Bravo Romeo’s services shouldn’t be seen as another expense on top of agency fees. Rather, it produces efficiencies, she says. “Without having somebody that can pull it all together then you’ve got entities out there that are spinning their wheels. You’ve got PR out there that’s PR for PR’s sake, that’s not necessarily getting the pick-up that it needs and is not necessarily building into that bigger picture. You’ve got media spend on advertising campaigns out there, but again they are not being tied into or backed up by the PR. Or the social media is totally off on a different tangent, so you start getting really fractured narratives.”
Carson is a self-confessed aviation geek, and Katie Cuthbert, Bravo Romeo’s communications manager and “employee number one” came to the firm from a major regional airline. So it is no surprise that the aviation sector is one where Carson is keen to work. She says other sectors that interest her include media technology and government.
She enthuses about working with “real life stories”, giving the example of port operators as the sort of clients that offer engaging narrative potential. “The movement of goods and the movement of humanity, what powers humanity, really excites me. I guess it’s because it’s the ‘technosexual’ in me: planes, trains, automobiles, ships…”
So far Bravo Romeo has three agency clients and three brand clients. One client Bravo Romeo has worked on – through a partnership with Action Global Communications – is British Airways, for whom the firm produced a chat bot, the “British Airways BOTler”, which uses Facebook Messenger to encourage potential customers to book flights to London. It asks users about their plans for their trip and returns multimedia content tailored to their responses, along with offers on flights. Celebrities including David Beckham provided personal tips on what to do on a visit to the city.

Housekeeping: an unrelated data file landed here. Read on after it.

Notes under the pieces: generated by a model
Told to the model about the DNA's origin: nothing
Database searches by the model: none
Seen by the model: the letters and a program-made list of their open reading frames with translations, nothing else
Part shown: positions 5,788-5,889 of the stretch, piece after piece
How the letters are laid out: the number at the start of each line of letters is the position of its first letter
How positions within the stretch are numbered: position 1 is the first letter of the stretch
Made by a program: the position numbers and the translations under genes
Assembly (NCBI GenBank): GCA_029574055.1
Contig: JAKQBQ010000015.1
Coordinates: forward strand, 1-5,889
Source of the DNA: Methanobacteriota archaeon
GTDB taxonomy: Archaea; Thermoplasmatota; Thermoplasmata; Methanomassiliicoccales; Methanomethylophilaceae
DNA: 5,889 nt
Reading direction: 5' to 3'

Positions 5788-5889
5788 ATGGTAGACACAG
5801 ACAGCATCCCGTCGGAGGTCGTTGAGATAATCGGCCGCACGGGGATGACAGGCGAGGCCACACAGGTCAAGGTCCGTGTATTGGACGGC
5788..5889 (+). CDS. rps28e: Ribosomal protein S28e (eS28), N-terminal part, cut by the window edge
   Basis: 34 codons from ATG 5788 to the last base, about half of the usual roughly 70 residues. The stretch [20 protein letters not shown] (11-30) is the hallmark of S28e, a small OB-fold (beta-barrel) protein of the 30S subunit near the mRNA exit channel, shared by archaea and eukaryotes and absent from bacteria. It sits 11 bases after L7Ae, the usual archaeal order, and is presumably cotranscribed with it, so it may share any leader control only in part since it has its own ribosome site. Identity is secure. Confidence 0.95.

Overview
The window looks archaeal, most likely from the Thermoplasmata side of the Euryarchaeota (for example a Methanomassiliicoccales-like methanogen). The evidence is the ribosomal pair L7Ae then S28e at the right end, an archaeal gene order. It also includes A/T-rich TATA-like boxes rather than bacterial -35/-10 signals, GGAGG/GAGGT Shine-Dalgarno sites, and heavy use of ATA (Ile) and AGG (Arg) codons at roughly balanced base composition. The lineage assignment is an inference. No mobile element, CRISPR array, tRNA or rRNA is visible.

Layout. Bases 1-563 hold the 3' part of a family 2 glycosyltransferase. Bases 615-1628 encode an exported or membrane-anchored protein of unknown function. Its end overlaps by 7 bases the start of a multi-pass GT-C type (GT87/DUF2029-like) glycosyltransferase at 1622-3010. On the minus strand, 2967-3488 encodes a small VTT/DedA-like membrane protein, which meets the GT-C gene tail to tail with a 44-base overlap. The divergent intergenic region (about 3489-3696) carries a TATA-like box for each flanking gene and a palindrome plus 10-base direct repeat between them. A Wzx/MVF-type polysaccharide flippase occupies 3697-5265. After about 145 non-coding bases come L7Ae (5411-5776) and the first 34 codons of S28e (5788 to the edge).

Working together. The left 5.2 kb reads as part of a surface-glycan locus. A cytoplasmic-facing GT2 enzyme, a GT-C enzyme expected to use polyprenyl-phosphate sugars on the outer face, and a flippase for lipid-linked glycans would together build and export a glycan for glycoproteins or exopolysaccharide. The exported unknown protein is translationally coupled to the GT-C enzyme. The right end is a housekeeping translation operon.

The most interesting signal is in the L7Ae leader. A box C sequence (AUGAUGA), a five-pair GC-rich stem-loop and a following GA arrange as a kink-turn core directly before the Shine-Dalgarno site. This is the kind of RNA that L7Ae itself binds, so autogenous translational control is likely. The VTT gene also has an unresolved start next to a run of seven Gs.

In its case study, Bravo Romeo says of the campaign: “BA now has a sustainable owned digital media platform they can leverage for future initiatives, from compelling brand storytelling to customer service. BA derived a tremendous amount of useful data on audience content preferences and purchase triggers to further hone their content marketing strategy and devise ways of communicating with their customers in a way that is audience-centric.”
In the case of the BA bot, the curation of the content was decided as much by the users as by the client’s marketing department, but stories can come from anywhere. Even those parts of a company that don’t often contribute to its communication efforts can provide rich results.
Carson says Bravo Romeo’s work, particularly from an internal communications perspective, is also about finding interest within the company. “It’s about going in and finding the stories and sourcing the stories from the engineers, from the research and development department, from supply chain management,” she says.
Conversely, she adds: “It’s about finding those stories from the audience that are going to affect supply chain management being able to design services and products around them. It becomes quite cyclical.”
Bravo Romeo prefers to hold on to clients for longer than a single project. Not just for the financial security that longer-term contracts provide any start-up, but because its model is based on long-term thinking. The BA project, for example, is being translated into different languages and can be modified to promote other destinations, and the insights gleaned from customers telling the bot what they like to do on their journeys can be used to improve it again and again.
“We are more than happy to put teams together and train them up,” says Carson. “We can step away from it, but what I think we do where many management consultancies fall down is that often people put together strategies that sound very intelligent and make sense on paper, and then they hand them over and walk away.
“We take ownership of the strategy. We make sure it stays on track. We make sure the reporting builds into the measurement frameworks properly, that the correct stories are being told and that the tone of voice, the content pillars and the content strategy are being followed.”